Thus today, if some aspiring Muslim radical says “I have a great historical vision, how about creating a Caliphate?” there will likely to be very few takers willing to resuscitate such conditions of violence. By now most Muslims have “been there and done that.” The idea of a Caliphate as a shining new idea ready to attract angry, adventuristic, or idealistic youth has lost its gloss. Others may yet try to proclaim some ramshackle Caliphate in one remote area or another, but it will likely have little attraction except through brute force.
Parallels in the communist movement are instructive. The theoretical foundation of communism—a high degree of state socialism—will never die. But the experiment with communism in the Soviet Union created a fairly miserable society that even Russia’s admirers could no longer accept. Many doctrinaire leftists will still make the case that Russia simply carried out the communist experiment exceptionally badly, that it did not have to be like that, and that the Swedish model of society and governance is closer to the communist ideal.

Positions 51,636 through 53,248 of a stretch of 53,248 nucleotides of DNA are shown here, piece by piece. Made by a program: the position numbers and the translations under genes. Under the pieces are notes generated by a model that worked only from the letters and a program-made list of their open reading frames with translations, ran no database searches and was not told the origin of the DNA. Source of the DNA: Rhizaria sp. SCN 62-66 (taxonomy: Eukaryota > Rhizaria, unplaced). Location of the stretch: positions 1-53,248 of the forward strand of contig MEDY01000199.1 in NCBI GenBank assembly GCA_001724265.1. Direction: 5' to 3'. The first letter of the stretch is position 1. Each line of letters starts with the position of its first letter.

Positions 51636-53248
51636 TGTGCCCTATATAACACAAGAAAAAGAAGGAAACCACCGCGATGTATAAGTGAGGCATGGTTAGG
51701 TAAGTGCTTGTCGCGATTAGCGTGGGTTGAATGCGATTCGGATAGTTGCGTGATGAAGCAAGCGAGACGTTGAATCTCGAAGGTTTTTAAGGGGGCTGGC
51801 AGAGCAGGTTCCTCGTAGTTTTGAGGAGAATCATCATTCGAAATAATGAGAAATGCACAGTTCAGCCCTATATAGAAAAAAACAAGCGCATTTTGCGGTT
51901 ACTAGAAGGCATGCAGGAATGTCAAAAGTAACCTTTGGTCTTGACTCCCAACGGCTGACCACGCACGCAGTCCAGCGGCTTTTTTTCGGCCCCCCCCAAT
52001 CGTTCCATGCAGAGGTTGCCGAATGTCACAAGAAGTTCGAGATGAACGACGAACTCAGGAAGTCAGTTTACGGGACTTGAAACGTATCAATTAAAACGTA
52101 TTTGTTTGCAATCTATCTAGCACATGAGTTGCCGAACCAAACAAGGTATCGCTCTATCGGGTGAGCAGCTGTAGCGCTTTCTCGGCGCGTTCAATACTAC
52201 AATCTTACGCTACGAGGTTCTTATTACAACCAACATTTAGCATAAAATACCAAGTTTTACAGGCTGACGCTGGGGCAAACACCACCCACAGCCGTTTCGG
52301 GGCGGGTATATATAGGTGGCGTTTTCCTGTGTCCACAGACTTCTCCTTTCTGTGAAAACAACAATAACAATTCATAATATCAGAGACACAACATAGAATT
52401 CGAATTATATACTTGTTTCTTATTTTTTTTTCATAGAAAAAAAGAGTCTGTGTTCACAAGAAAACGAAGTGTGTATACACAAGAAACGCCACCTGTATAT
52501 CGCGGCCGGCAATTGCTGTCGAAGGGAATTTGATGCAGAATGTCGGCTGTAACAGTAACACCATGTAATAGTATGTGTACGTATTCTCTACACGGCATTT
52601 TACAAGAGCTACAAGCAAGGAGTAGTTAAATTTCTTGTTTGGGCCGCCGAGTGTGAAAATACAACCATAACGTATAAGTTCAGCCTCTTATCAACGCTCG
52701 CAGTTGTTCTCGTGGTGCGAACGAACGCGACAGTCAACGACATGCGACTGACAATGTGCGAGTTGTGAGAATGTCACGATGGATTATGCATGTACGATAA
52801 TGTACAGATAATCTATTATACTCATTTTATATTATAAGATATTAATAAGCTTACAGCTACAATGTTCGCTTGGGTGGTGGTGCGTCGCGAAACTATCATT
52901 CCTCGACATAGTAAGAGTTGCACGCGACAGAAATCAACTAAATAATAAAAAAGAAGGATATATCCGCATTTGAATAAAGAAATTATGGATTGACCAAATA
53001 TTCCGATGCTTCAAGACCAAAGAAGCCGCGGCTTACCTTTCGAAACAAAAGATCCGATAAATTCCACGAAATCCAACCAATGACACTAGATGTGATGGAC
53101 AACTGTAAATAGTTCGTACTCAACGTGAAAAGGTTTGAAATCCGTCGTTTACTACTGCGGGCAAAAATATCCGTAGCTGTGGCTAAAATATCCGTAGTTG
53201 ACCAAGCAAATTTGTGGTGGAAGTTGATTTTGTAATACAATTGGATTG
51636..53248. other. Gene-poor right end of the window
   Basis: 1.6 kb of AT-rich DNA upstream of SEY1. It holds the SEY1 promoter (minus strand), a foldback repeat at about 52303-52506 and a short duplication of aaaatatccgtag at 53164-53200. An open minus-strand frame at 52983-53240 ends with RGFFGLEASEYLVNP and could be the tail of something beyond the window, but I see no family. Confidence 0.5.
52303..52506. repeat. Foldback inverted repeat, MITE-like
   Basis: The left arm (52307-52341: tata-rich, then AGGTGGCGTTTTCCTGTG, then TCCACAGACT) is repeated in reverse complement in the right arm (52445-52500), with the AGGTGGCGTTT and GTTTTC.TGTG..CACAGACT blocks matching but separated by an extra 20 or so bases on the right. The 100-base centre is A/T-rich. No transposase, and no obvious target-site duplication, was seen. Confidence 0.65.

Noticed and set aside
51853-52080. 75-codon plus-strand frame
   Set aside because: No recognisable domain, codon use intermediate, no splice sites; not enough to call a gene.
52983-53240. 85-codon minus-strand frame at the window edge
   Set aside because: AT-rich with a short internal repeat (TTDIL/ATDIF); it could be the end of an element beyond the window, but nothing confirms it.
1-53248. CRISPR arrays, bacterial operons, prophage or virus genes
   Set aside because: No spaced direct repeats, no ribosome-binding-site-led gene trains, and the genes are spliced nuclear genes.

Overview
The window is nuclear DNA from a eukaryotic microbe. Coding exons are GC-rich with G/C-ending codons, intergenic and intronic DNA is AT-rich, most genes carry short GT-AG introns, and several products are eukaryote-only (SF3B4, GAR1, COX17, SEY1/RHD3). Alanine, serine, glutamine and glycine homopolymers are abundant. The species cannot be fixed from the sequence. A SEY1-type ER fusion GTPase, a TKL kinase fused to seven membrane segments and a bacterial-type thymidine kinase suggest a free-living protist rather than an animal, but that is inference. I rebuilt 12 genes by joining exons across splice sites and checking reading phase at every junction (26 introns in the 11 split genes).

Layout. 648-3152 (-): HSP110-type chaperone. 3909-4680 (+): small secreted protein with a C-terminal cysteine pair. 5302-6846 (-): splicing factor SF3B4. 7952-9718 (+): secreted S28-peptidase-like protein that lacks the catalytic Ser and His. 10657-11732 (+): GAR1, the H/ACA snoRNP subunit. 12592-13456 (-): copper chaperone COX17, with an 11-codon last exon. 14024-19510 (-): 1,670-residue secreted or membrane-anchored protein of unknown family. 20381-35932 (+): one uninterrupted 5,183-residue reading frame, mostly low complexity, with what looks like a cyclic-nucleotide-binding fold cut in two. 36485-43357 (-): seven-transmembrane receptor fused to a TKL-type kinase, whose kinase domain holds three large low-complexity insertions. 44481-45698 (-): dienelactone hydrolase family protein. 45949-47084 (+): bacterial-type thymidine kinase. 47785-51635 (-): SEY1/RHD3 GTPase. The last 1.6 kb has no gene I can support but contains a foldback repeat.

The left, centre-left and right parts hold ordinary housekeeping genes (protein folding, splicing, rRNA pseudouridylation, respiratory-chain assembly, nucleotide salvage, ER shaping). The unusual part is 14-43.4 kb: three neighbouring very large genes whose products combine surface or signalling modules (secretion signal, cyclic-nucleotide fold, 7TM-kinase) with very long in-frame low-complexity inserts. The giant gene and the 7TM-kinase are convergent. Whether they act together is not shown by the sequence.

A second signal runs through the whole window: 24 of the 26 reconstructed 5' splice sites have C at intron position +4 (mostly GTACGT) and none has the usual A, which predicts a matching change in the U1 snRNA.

Still, the present iteration of ISIS as “Caliphate” is now drawing to a close. There will inevitably be some who will try to exploit the power of the idea again—as with authoritarian state socialism— but it becomes mostly an exercise in brutal imposition of power, not an exercise in Islamic political thought. The US can help by sharply curtailing its campaigns of military destruction in the region; they gave birth to ISIS in the first place and remain a key wellspring of radicalization.
Graham E. Fuller is a former senior CIA official, author of numerous books on the Muslim World; his latest book is “Breaking Faith: A novel of espionage and an American’s crisis of conscience in Pakistan.” (Amazon, Kindle) Reprinted, with permission, from grahamefuller.com. Photo: Iraq army convoy in Mosul (Wikimedia Commons).